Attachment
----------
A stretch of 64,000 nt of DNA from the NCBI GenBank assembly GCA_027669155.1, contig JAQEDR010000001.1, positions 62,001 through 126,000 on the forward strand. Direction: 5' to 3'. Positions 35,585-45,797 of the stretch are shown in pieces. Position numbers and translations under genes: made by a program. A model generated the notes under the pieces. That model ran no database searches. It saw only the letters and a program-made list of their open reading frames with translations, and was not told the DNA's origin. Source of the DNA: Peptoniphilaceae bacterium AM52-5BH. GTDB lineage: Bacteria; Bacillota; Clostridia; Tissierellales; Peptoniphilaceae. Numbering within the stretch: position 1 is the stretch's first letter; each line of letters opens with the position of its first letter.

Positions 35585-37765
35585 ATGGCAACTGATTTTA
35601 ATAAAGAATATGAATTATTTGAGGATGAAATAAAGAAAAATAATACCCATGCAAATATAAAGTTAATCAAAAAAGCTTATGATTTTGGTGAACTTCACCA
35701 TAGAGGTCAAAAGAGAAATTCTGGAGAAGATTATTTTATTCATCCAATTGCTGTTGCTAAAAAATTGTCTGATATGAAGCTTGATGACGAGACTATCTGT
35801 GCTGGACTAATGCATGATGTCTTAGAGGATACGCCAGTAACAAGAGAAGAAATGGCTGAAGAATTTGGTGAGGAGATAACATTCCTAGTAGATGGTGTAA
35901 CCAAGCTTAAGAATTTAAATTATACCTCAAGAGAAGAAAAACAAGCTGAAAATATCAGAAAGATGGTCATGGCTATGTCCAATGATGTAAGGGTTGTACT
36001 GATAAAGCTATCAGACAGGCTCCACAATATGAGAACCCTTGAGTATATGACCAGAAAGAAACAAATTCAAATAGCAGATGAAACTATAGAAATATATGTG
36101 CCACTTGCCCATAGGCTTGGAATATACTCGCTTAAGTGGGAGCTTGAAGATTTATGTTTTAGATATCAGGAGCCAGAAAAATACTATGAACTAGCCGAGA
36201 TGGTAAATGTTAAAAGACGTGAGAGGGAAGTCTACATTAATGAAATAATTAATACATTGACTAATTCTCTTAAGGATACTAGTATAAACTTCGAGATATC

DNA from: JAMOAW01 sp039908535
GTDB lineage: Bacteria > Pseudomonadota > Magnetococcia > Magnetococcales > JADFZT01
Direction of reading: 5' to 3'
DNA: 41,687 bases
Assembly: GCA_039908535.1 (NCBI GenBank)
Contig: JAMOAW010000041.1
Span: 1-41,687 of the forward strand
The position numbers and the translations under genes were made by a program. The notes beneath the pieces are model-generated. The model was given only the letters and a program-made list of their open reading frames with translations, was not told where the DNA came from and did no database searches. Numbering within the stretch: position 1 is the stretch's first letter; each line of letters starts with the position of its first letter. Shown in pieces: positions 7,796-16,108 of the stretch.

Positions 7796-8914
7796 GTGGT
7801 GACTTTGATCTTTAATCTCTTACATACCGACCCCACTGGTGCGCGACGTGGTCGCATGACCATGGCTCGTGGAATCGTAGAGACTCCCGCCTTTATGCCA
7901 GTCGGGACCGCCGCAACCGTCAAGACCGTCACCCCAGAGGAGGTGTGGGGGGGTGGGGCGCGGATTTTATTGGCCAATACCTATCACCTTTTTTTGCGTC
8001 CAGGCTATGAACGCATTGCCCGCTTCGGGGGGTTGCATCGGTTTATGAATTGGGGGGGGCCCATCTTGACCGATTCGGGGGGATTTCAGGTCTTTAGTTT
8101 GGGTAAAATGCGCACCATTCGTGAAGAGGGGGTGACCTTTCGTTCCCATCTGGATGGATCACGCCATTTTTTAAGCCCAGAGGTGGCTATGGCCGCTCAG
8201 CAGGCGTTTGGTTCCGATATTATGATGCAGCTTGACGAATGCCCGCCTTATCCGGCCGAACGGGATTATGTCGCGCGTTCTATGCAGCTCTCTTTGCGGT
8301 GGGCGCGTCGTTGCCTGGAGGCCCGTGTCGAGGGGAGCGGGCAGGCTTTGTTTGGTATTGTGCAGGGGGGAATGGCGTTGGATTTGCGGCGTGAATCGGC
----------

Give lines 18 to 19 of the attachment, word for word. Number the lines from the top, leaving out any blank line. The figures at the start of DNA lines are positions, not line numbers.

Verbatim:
The position numbers and the translations under genes were made by a program. The notes beneath the pieces are model-generated. The model was given only the letters and a program-made list of their open reading frames with translations, was not told where the DNA came from and did no database searches. Numbering within the stretch: position 1 is the stretch's first letter; each line of letters starts with the position of its first letter. Shown in pieces: positions 7,796-16,108 of the stretch.

Positions 7796-8914